Anyone who has spent time around cats knows that they are usually meticulously clean. Cats literally spend hours a day grooming themselves, so it might seem like you wouldn't need to give a cat a bath. However, there might be times when you want your cat to be extra clean and fresh, and you might try a homemade cat shampoo.
Cat grooming habits
According to Hills Pet Nutrition, cats spend between 30 and 50 percent of their waking hours grooming themselves—literally hours a day. Most cats who are in good health don't need extra help with grooming. However, they can occasionally roll in something that they can't clean off, or they have long hair that has become matted. You might want to give a cat a bath with a homemade cat shampoo if he has fleas or another skin condition.
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DIY cat shampoo
Never use human shampoo on cats. They might seem similar, but they are unsuitable for cat hair and may dry out a cat's skin, says RSPCA Pet Insurance. Human and cat skin pH is different, so cat shampoos are formulated specifically to be friendly to cat skin.
A shampoo specifically formulated for cats is best, but safe soaps for cats include baby shampoo and castile soap. These are closer to a neutral pH and are therefore less likely to be harmful, although they are not ideal. Pet Hair Patrol provides this DIY cat shampoo recipe. Be cautious of overusing vinegar, however, as it can dry out your cat's fur and skin.
- 1 quart warm water
- 1/3 cup apple cider vinegar
- 1/3 cup vegetable glycerin
Cat shampoo alternatives
If you need some cat shampoo alternatives, consider Dawn dish soap. Dawn liquid soap is frequently used to clean the skin of marine mammals after they have been exposed to oil spills. The Marine Mammal Center, which receives donations of Dawn dish soap directly from Dawn, says Dawn is tough on grease and oil but is gentle enough for wildlife.
Other cat shampoo alternatives include wipes specifically designed for cats. Vet Info says you can make a dry shampoo that you can sprinkle on your cat's fur by using baking soda, oats, corn meal, or bran. Try mixing up a combination of these ingredients in a blender so they become fine and then sprinkle it over your cat's fur. It will deodorize and absorb excess oils.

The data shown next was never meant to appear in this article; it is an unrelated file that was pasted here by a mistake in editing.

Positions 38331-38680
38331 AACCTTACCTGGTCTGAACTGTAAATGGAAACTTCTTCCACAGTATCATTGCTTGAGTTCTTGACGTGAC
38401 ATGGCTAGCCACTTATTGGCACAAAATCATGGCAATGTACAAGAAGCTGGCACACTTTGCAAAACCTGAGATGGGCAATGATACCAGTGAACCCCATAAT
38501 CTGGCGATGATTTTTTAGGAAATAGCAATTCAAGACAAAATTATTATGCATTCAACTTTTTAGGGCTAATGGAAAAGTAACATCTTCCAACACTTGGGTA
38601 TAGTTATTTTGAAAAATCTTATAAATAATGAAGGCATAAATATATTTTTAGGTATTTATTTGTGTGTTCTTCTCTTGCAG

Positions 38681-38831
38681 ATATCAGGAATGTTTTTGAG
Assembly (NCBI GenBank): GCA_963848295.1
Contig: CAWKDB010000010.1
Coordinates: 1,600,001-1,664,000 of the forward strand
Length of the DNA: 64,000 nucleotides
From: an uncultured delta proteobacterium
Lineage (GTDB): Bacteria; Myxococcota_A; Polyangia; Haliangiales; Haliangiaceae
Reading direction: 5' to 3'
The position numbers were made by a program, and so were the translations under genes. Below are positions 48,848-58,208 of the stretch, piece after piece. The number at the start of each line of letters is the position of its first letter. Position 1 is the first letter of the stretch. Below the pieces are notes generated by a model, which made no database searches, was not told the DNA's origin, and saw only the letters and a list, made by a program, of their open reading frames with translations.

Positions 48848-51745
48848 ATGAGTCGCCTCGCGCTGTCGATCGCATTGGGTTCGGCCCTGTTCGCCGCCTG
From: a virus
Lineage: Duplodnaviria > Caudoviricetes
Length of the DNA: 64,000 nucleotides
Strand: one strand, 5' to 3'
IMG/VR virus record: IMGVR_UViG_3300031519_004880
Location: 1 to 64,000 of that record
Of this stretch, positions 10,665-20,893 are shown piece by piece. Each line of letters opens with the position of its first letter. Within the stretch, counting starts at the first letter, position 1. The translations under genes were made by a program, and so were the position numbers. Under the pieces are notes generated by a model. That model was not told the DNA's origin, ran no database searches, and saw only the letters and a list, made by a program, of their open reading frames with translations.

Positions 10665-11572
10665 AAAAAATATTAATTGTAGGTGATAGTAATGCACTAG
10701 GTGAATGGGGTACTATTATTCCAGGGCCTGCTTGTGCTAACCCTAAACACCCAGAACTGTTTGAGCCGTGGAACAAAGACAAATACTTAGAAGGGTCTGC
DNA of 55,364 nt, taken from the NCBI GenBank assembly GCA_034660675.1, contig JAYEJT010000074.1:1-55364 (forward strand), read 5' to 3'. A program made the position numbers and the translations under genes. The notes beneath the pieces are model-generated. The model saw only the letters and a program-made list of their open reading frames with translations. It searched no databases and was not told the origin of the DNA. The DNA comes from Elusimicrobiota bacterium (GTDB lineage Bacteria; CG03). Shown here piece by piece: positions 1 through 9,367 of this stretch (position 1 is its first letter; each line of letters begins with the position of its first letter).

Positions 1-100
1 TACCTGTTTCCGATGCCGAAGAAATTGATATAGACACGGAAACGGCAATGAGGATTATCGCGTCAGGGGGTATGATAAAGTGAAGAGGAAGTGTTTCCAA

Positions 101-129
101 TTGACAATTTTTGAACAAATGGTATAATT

If you use a DIY cat shampoo substitute, avoid including any essential oils even though they smell nice. Cats are especially sensitive to oils. Above all, never use a human shampoo or a dog shampoo on your cat. Cats, dogs, and humans have different skin needs, and these shampoos could cause your cat's skin and fur more harm than good.
Coconut oil cat shampoo
According to Modern Cat, coconut oil is a safe moisturizer for cats, so if you find a coconut oil shampoo, you can feel good about using it. Coconut oil is believed to be anti-microbial, anti-fungal, and anti-inflammatory. You might also use a little coconut oil rubbed into the fur if your cat has matted fur or burrs that are stuck. Letting your cat lick a little coconut oil off your finger may also help him pass a hairball or may prevent a hairball from getting stuck in his throat in the first place.
When a cat doesn't groom
Cats who are taken away from their mother too young may never have learned how to lick themselves clean, but otherwise, young and healthy cats typically have no trouble grooming themselves.
When a cat gets older, body issues might get in the way of her keeping her coat clean and shiny. Arthritis may make it hard for her to reach areas she used to be able to groom. She may have gained weight, which makes it hard for her to reach her whole body.
If you notice your cat's fur looking greasy or matted, she may not be able to groom herself as well as she used to. Using a dry shampoo can help as well as brushing her to encourage her to lick and to keep knotted fur at bay.